Construction on the house formerly owned by federal Judge Nicholas Garaufis at 218-15 40th Ave. in Bayside had a stop work order slapped on it in July due to revocation of the owners’ Alt-1 permit after the once stately home was torn down.
A spokesman for the city Department of Buildings said the owners have filed for a permit for an entire new building, but have not yet been approved.
The owners of the property were ordered to file for a new work permit in June, a DOB spokesman said. They no longer qualified for an alteration permit and were required to apply for a new building permit if they were approved. But according to a July 14 filing on the DOB website, the department revoked the Alt-1 after an inspection and a stop work order was placed on the site.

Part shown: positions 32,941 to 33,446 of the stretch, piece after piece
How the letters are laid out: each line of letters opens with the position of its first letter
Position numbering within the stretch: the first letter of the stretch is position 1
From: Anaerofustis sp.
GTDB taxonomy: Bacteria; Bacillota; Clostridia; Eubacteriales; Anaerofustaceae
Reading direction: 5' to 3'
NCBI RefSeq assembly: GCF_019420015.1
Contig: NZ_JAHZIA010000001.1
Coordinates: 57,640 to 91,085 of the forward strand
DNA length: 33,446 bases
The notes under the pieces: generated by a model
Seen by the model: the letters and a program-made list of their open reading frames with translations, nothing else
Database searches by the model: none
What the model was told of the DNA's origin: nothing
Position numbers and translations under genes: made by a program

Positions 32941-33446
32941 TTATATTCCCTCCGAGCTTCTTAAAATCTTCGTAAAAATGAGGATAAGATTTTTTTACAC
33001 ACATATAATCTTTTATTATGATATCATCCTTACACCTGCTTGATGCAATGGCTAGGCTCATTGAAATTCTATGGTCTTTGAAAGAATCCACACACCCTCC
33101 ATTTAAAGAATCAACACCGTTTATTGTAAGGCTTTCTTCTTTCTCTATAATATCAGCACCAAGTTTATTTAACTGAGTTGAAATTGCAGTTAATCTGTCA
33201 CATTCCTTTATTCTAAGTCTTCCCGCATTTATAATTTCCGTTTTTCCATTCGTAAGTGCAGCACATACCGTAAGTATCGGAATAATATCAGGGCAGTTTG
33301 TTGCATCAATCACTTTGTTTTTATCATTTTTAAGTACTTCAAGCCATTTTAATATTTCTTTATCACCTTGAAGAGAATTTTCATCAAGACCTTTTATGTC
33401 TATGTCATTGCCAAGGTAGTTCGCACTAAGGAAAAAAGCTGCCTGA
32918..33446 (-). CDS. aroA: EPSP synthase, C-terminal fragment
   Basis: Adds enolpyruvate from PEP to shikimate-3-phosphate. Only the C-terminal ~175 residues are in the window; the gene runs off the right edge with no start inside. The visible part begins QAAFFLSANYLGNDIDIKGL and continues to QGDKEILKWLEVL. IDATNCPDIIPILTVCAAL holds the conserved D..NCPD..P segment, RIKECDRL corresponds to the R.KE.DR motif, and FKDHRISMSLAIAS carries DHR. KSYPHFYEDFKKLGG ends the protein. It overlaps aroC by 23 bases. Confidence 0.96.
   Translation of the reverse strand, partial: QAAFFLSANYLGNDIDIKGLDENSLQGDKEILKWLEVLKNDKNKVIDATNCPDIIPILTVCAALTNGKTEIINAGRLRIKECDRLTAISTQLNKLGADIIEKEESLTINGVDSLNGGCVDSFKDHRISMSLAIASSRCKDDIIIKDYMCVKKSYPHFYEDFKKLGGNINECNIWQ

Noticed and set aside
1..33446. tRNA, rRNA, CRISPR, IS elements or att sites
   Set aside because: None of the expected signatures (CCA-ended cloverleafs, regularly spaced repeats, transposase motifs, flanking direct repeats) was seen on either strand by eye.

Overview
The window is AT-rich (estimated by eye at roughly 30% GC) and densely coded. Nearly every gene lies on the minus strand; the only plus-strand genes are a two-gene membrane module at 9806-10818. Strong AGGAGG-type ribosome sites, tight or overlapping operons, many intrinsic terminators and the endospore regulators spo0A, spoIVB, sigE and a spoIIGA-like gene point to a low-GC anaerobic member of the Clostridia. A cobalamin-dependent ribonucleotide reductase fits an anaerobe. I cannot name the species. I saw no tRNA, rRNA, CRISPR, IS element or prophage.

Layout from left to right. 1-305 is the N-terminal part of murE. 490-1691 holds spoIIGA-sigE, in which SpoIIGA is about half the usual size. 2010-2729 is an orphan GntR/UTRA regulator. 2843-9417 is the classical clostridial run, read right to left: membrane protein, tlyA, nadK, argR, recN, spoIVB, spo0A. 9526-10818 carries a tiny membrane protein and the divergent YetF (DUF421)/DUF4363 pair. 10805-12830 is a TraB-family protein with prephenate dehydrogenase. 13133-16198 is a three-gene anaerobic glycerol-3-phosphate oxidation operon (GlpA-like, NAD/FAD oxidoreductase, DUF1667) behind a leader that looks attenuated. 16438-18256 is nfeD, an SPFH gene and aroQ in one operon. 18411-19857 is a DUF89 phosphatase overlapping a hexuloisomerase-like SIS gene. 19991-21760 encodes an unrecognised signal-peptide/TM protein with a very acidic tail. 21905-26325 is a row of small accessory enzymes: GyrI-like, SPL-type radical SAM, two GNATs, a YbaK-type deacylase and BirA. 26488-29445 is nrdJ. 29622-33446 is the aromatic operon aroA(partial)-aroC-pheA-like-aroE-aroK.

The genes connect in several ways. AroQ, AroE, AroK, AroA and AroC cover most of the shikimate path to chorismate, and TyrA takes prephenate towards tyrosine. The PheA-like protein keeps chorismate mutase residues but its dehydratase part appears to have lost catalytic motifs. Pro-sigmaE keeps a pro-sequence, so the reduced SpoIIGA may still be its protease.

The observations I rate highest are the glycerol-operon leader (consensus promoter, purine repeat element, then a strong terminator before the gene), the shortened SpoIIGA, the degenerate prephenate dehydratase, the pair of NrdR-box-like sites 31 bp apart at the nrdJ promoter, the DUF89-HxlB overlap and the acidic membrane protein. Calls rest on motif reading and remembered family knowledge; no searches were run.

The Department of Buildings said the owner, who goes by the name Lisa, had originally filed for an Alt-1 permit restricting renovation to less than 50 percent of the original structure. The plans submitted to the DOB depict an update which would extend the front of the house a few feet. However, neighbors began to worry as the roof was torn off, followed by the top floor of the three-level structure. Finally, the home was reduced to ground level.
Garaufis’ house is believed to have been built circa 1890 and was the one of the personal residences of the Lawrence family, influential members of the early Bayside community. A study conducted by Bayside Historical Society Treasurer Paul Graziano found the Lawrence Estate eligible for the National and State Register of Historic Places. This recognition, however, carries no protection from demolition or alteration.